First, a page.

Town of Castor

Town of Castor highlights for Sept. 13

Council has agreed to pay the replacement cost of a north-facing window at the White Goose Restaurant

By Kevin J. Sabo

For the Advance

The National Day for Truth & Reconciliation, a new statutory holiday announced by the federal government, takes place on Sept. 30.

While federal employees get an automatic day off, it is up to the provinces and municipalities how they want to honour the day.

Options presented to Town of Castor council during their Sept. 13 meeting include giving the Town staff a day off, having the mayor making a proclamation, or bringing someone in to educate the staff on the importance of the day.

“I would suggest you recognize it in some way,” said Chief Administrative Officer Christopher Robblee.

Seeing as there was little advanced notice of this holiday being declared by the federal government, and that September already has a stat-holiday, the decision was made to acknowledge the day by way of having the mayor make a proclamation, in a motion put forward by Coun. Rod Zinger.


Due to the load on the pool’s electrical power, multiple switches and fuses failed over the course of the 2021 swimming season.

An electrician looked at the pool’s electrical system for the Town and is recommending a new ‘electrical wall’ for the facility, one that can handle the power-draw of the recently upgraded pool pumps.

“These failures, we are told, put pressure on our pumps and are caused by an inadequate system,” wrote Robblee in the Request for Council Decision.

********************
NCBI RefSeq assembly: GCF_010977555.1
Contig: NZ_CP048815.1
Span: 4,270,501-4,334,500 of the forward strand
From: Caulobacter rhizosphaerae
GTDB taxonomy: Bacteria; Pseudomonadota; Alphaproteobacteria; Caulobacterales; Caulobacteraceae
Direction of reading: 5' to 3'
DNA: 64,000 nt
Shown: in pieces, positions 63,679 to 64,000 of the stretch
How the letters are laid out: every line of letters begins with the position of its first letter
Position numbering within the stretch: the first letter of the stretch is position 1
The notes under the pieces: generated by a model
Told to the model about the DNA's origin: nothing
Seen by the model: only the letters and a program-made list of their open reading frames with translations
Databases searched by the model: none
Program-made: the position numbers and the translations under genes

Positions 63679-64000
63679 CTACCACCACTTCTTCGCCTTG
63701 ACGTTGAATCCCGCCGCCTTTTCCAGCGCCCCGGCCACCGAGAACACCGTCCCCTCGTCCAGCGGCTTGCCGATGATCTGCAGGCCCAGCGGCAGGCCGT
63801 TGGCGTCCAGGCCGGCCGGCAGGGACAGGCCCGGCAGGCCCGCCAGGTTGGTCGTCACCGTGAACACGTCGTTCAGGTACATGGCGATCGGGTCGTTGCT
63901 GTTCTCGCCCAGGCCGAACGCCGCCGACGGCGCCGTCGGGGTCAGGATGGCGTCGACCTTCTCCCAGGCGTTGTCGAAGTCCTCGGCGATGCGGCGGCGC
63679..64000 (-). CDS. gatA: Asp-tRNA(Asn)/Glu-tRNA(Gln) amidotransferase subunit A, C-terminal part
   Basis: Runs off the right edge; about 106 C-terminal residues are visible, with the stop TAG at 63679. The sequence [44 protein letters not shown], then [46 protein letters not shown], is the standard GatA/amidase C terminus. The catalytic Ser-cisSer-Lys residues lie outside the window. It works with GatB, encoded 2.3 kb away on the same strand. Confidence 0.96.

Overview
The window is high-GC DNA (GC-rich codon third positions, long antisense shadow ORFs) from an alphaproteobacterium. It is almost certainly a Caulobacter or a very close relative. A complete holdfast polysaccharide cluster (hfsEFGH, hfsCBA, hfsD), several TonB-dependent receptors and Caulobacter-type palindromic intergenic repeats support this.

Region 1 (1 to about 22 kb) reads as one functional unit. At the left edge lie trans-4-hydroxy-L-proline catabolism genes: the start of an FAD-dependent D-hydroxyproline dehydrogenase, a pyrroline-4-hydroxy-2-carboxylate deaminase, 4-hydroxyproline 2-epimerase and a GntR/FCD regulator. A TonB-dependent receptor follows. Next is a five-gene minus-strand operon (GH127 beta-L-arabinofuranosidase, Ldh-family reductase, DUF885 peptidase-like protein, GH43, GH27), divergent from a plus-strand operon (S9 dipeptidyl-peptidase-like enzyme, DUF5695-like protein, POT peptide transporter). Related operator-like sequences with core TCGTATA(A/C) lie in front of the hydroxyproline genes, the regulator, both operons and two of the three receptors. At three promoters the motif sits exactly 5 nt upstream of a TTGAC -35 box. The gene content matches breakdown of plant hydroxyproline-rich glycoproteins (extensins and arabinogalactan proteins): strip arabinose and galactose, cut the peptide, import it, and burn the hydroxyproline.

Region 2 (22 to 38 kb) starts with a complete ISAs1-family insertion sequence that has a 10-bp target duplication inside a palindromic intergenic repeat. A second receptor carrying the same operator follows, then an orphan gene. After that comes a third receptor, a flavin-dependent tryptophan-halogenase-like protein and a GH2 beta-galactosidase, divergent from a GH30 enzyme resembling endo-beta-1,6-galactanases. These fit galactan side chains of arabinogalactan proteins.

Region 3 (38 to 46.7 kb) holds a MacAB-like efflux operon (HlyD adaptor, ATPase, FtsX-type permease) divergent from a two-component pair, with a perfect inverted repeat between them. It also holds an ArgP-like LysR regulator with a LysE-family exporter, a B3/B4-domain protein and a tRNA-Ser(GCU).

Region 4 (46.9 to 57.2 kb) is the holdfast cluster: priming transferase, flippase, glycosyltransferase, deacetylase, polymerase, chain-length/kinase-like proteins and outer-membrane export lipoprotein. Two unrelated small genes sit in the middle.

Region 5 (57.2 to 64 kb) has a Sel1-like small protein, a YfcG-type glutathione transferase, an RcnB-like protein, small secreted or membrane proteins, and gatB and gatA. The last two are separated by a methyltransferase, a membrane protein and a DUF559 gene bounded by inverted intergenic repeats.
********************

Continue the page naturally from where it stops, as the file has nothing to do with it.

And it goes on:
The budgetary impact on the Town will be around $20,000.

“It needs to be done,” said Coun. Trudy Kilner, supporting a motion put forward by Coun. Lonny Nelner.


The Town council has agreed to pay the replacement cost of a north-facing window at the White Goose Restaurant.

According to the complaint received by the Town on July 26, summer students were mowing in the area on July 22 when a rock was kicked out of the mower, striking the window causing a crack.

“I checked the logs,” said Robblee.

“The students were working over there. Insurance won’t pay out on something like this.”

Due to the four-day difference between when the damage occurred and when it was reported, Robblee initially turned down the request to reimburse the business. Business owner Salam El-Jurdi requested that Robblee bring the matter before council.

“If we cracked that window, we should be replacing it,” said Coun. Rod Zinger.

Other council members struggled with the decision.

“I struggle with the four day difference,” said Nelner

“But I think we have to pay it.”

In a split vote, council voted in favour of paying the just over $1000 to replace the business’s window. Coun. Kilner opposed the motion.